Colorado’s Independence Pass ‘John Doe,’ found in 1970, identified as lost legendary skier Gardner Smith

He flew in small planes 'chasing winter' and had an expression: 'Whatever is right, friend'

Bruce Finley
The Denver Post
Gardner Smith is pictured in 1952.
Jeanne Gaida/Courtesy photo

A body found in the tundra atop Colorado’s Independence Pass in 1970 has been identified as legendary ski racer Gardner Paul Smith, a Beat-era adventurer who, before he went missing at age 39, was revered as a free-and-easy companion.

Smith’s exhumed remains sat for years in the Leadville office of a former coroner until last month when Colorado Bureau of Investigation forensic genetic analysts finally identified the remains using a DNA sample and genealogical sleuthing.

Smith, who grew up in California at Boreal Mountain in the Sierra Nevada, became one of the nation’s fastest skiers. He went to the University of Nevada in Reno and joined the Army in 1951, serving as a paratrooper before an honorable discharge in 1957. He emerged as a fearless free-thinker inclined toward cutting-edge pursuits, according to friends, family members and old news stories.

He and fellow ski racer Dick Buek flew in a small crop-duster plane, which had to stop every two hours for refueling, as far south as Chile. They landed during a revolution around 1954 in Guatemala, where authorities seized the plane and temporarily jailed them. On another flight, they’d landed and run out of money near Acapulco, Mexico, when they saw cliff divers with U.S. tourists looking on. They reckoned they could dive from higher up on the cliffs into the ocean, and did so, then collected from the tourists the fuel funds they needed to move on. Buek died in a 1957 plane crash.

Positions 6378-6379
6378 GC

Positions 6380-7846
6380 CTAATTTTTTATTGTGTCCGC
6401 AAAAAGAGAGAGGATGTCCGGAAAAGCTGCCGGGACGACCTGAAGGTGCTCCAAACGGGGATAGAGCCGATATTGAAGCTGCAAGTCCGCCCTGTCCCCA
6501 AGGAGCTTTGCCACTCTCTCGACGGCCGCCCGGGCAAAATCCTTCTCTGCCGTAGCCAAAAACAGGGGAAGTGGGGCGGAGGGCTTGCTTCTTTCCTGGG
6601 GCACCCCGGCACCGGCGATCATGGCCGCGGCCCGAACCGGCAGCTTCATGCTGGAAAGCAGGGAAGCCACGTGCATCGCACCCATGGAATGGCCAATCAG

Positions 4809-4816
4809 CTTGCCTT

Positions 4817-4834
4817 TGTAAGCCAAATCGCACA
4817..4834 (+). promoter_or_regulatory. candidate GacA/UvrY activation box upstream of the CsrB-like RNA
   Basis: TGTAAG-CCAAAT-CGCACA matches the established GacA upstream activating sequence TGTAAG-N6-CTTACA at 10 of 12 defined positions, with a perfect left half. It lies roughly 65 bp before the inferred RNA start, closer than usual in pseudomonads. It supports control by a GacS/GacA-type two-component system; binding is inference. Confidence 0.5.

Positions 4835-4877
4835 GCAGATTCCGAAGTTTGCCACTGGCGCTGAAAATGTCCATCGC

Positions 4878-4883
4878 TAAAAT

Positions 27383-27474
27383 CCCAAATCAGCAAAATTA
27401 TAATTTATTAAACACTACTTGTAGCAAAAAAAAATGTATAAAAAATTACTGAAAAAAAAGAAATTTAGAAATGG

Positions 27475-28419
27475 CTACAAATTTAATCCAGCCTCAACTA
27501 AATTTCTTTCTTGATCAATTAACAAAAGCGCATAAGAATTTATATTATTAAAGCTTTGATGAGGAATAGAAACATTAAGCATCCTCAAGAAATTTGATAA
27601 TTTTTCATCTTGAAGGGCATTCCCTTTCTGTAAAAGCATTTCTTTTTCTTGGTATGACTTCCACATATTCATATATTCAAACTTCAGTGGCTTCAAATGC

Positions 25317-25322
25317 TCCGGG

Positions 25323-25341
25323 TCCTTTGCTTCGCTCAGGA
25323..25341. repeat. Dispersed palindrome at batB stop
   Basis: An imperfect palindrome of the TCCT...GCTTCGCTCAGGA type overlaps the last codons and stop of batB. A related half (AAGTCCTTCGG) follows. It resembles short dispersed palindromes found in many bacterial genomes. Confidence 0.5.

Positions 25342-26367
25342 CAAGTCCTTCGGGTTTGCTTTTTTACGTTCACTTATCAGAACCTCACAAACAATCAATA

The CBI breakthrough begins to resolve a long-running Colorado high country mystery: the identity of the body found in June 1970 atop Independence Pass, which closes during winter, and what happened. An arm and parts of ribs were missing from the corpse, which was cloaked in a sweatshirt, khaki trousers, multiple-layered socks with an unworn sock pulled over the left shoe, and $7 with a razor in a pocket. The body likely had been out all winter in the snow, authorities concluded from its location and condition, after a state snowplow driver found it under rocks along switch-backs just east of the 12,095-foot summit.


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